Regarding the quality of life, we found that the mean PDQ-8 score of patients was 34.4 ± 20.1, which ranged from 0 to 78 (Table 2). When the mean PDQ-8 item scores were compared, the aspects associated with physical and psychological well-being scored high. Whereas aspects concerning cognition and social impact scored low, the mean mobility subscale score (2.2 ± 1.3) was the highest, followed by the subscale scores of ADL (1.7 ± 1.2), emotional well-being (1.4 ± 1.1), bodily discomfort (1.4 ± 1.1), stigma (1.3 ± 1.2), communication (1.2 ± 1.2), cognition (1.1 ± 1.2), and social support (0.9 ± 1.1).
Associations of Sociodemographic Features, Clinical Characteristics, and HRQOL
The associations of sociodemographic features, clinical characteristics, and HRQOL are summarized in Table 3. Sociodemographic characteristics including age, gender, marital status, educational level, and financial allowance showed no significant correlation with PDQ-8 summary index. However, several significant but weak associations were noted between some sociodemographic factors and PDQ-8 item scores. Age positively correlated with PDQ-8 item score in mobility problems (r = .193, p = .033). Men positively correlated with PDQ-8 item scores in ADL impairments (r = .187, p = .039) and social support (r = .183, p = .043) and negatively correlated with PDQ-8 item score in bodily discomfort (r = −.223, p = .013). Level of education negatively correlated with item scores in mobility (r = −.190, p = .035) and communication (r = −.181, p = .046).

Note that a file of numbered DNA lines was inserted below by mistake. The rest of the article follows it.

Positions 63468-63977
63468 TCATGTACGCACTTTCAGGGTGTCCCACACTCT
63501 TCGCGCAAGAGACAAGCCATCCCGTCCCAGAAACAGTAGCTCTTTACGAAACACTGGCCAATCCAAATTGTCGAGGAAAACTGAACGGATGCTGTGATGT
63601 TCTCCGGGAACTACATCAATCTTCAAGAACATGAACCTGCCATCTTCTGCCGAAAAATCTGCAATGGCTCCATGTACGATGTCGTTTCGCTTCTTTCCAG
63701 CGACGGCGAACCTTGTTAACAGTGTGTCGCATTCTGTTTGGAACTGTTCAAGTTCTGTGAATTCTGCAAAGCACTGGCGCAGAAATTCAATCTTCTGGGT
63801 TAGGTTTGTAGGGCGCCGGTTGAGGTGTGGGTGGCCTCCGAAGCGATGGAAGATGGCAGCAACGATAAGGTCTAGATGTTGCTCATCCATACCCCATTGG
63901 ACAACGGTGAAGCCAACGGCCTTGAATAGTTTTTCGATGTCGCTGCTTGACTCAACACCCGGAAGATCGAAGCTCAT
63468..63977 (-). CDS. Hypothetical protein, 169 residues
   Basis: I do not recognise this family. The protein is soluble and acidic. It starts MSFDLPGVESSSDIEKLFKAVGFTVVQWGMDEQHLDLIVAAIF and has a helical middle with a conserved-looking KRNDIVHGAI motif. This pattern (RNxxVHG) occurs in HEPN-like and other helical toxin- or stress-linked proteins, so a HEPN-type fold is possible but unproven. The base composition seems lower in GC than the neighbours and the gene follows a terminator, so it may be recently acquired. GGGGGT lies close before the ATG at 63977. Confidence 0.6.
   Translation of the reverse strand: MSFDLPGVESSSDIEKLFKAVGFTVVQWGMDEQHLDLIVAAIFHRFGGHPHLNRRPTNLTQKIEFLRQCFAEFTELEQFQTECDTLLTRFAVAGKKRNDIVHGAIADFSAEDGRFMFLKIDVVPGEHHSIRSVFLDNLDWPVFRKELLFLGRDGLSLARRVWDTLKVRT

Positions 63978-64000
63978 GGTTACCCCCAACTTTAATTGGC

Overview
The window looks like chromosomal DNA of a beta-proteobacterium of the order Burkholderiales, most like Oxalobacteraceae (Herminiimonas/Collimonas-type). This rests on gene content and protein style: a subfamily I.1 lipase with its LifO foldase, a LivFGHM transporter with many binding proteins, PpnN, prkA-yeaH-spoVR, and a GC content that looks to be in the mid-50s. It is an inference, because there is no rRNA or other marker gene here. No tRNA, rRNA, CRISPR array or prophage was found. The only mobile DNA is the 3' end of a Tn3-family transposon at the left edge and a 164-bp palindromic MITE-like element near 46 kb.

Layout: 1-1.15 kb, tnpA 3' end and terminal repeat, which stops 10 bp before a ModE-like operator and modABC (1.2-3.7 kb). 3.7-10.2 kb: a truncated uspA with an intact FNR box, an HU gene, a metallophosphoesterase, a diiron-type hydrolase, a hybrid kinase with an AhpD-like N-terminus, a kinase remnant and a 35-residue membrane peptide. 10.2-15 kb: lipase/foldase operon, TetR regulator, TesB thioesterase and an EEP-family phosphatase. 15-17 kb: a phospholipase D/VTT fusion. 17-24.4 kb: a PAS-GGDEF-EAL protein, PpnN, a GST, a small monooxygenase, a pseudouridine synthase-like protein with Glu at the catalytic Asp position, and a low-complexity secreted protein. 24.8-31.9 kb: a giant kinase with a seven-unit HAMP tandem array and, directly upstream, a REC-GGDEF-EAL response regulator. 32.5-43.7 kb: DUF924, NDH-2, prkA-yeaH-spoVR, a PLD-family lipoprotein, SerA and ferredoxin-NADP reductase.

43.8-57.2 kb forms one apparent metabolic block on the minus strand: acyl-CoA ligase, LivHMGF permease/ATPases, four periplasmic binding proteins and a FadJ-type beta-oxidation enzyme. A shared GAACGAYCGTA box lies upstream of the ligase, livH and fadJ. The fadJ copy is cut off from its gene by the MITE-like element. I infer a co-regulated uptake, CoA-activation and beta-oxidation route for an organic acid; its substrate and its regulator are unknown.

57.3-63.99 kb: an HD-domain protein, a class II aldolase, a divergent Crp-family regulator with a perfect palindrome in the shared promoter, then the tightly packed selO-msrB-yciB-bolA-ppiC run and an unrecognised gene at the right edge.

All clinical conditions including disease staging (γ = 0.411, p < .001), anxiety (γ = 0.732, p < .001), depression (γ = 0.655, p < .001), and severity of motor symptoms (γ = 0.402, p < .001) were significantly correlated with the PDQ-8 summary index score.
Independent Association of Psychological Distress on HRQOL
In stepwise multiple regressions (Table 4), sociodemographic characteristics accounted for 6.9% of the variance of HRQOL. Adding disease staging and severity of motor symptoms in the model accounted for additional 17.9% of the variance of HRQOL (p < .001). Although adding anxiety and depression to the final model accounted for additional 42.4% of the variance of HRQOL (p < .001), anxiety (standardized β = .538, p < .001), depression (standardized β = .231, p = .003), and severity of motor symptoms (standardized β = .182, p = .042) significantly and independently associated with HRQOL.
A sensitive analysis was conducted including those independent variables with p values of <.1 in the univariate analysis with HRQOL using stepwise modeling. Consistently, anxiety (standardized β = .557, p < .001), severity of motor symptoms (standardized β = .232, p < .001), and depression (standardized β = .234, p = .002) significantly and independently associated with HRQOL. In the three-step stepwise modeling, anxiety (p < .001), severity of motor symptoms (p < .001), and depression (p = .002) accounted for additional 53.5%, 8.8%, and 3% change of HRQOL variance, respectively.